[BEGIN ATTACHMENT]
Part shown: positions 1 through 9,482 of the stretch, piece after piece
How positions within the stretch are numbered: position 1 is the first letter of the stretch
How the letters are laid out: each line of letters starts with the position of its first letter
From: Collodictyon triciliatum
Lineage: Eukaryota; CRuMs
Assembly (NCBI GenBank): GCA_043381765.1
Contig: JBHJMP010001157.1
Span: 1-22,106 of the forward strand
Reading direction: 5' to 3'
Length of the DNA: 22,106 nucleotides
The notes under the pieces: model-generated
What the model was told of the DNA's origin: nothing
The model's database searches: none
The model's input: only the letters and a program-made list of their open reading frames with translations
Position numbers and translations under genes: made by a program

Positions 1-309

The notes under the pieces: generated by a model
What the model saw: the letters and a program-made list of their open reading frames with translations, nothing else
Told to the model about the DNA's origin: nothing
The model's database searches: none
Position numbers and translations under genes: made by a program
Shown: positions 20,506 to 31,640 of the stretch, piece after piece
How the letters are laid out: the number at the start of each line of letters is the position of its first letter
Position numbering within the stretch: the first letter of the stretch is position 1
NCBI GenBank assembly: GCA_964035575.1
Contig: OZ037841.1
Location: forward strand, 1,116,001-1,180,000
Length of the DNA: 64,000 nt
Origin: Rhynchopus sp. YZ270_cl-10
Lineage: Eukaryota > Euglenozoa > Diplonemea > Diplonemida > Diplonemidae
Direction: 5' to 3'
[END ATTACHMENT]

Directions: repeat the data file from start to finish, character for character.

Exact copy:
Part shown: positions 1 through 9,482 of the stretch, piece after piece
How positions within the stretch are numbered: position 1 is the first letter of the stretch
How the letters are laid out: each line of letters starts with the position of its first letter
From: Collodictyon triciliatum
Lineage: Eukaryota; CRuMs
Assembly (NCBI GenBank): GCA_043381765.1
Contig: JBHJMP010001157.1
Span: 1-22,106 of the forward strand
Reading direction: 5' to 3'
Length of the DNA: 22,106 nucleotides
The notes under the pieces: model-generated
What the model was told of the DNA's origin: nothing
The model's database searches: none
The model's input: only the letters and a program-made list of their open reading frames with translations
Position numbers and translations under genes: made by a program

Positions 1-309

The notes under the pieces: generated by a model
What the model saw: the letters and a program-made list of their open reading frames with translations, nothing else
Told to the model about the DNA's origin: nothing
The model's database searches: none
Position numbers and translations under genes: made by a program
Shown: positions 20,506 to 31,640 of the stretch, piece after piece
How the letters are laid out: the number at the start of each line of letters is the position of its first letter
Position numbering within the stretch: the first letter of the stretch is position 1
NCBI GenBank assembly: GCA_964035575.1
Contig: OZ037841.1
Location: forward strand, 1,116,001-1,180,000
Length of the DNA: 64,000 nt
Origin: Rhynchopus sp. YZ270_cl-10
Lineage: Eukaryota > Euglenozoa > Diplonemea > Diplonemida > Diplonemidae
Direction: 5' to 3'